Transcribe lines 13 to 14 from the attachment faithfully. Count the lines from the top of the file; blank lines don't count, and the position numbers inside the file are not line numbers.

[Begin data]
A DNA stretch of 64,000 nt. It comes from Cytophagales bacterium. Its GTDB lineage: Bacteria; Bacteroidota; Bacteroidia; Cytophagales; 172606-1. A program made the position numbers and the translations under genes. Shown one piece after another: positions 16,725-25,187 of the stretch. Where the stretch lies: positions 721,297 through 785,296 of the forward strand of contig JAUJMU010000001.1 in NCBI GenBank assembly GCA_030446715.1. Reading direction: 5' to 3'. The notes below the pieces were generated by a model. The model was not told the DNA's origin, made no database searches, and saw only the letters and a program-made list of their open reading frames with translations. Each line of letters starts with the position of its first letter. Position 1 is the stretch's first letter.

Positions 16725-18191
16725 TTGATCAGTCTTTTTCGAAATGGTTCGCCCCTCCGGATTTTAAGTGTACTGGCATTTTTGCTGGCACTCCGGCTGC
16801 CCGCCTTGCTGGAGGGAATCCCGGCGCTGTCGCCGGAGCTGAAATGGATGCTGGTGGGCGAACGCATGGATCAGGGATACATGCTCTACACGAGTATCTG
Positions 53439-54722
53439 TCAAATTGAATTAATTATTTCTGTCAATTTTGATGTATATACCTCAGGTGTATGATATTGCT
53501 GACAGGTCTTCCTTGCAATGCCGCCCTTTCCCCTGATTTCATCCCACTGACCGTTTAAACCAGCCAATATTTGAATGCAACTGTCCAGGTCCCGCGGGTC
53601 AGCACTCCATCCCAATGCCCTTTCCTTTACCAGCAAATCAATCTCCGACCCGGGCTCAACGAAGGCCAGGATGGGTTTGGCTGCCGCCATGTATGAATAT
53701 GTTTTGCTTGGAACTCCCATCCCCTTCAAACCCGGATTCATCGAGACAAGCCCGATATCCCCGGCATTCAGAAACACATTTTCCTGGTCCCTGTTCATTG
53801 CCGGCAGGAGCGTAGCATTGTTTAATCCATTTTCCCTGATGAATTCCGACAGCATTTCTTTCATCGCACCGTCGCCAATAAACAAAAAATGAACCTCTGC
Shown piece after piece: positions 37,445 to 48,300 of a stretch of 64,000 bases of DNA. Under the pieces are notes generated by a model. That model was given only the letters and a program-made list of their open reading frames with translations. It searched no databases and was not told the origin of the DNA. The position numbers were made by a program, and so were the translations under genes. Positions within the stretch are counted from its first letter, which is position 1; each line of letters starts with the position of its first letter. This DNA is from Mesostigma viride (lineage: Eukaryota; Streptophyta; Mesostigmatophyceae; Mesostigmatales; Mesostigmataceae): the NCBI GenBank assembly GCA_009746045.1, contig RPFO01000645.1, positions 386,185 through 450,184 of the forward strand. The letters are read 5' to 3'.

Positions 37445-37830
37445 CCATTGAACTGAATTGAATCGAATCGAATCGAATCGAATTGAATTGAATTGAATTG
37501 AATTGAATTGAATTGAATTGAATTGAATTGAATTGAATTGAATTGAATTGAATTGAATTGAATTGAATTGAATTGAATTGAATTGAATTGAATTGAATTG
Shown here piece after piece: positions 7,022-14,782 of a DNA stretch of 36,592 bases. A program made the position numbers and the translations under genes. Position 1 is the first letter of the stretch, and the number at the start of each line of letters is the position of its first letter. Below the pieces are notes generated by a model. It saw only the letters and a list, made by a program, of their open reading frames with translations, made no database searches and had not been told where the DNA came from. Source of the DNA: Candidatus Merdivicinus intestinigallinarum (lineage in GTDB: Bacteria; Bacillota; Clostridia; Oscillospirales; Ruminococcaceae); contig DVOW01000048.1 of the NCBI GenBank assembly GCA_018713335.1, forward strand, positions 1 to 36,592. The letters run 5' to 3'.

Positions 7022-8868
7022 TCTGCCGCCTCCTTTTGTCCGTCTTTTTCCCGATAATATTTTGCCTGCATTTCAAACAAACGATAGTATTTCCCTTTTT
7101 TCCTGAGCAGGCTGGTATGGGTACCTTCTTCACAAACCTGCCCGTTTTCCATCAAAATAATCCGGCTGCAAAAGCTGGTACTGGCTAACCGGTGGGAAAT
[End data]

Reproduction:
37445 CCATTGAACTGAATTGAATCGAATCGAATCGAATCGAATTGAATTGAATTGAATTG
37501 AATTGAATTGAATTGAATTGAATTGAATTGAATTGAATTGAATTGAATTGAATTGAATTGAATTGAATTGAATTGAATTGAATTGAATTGAATTGAATTG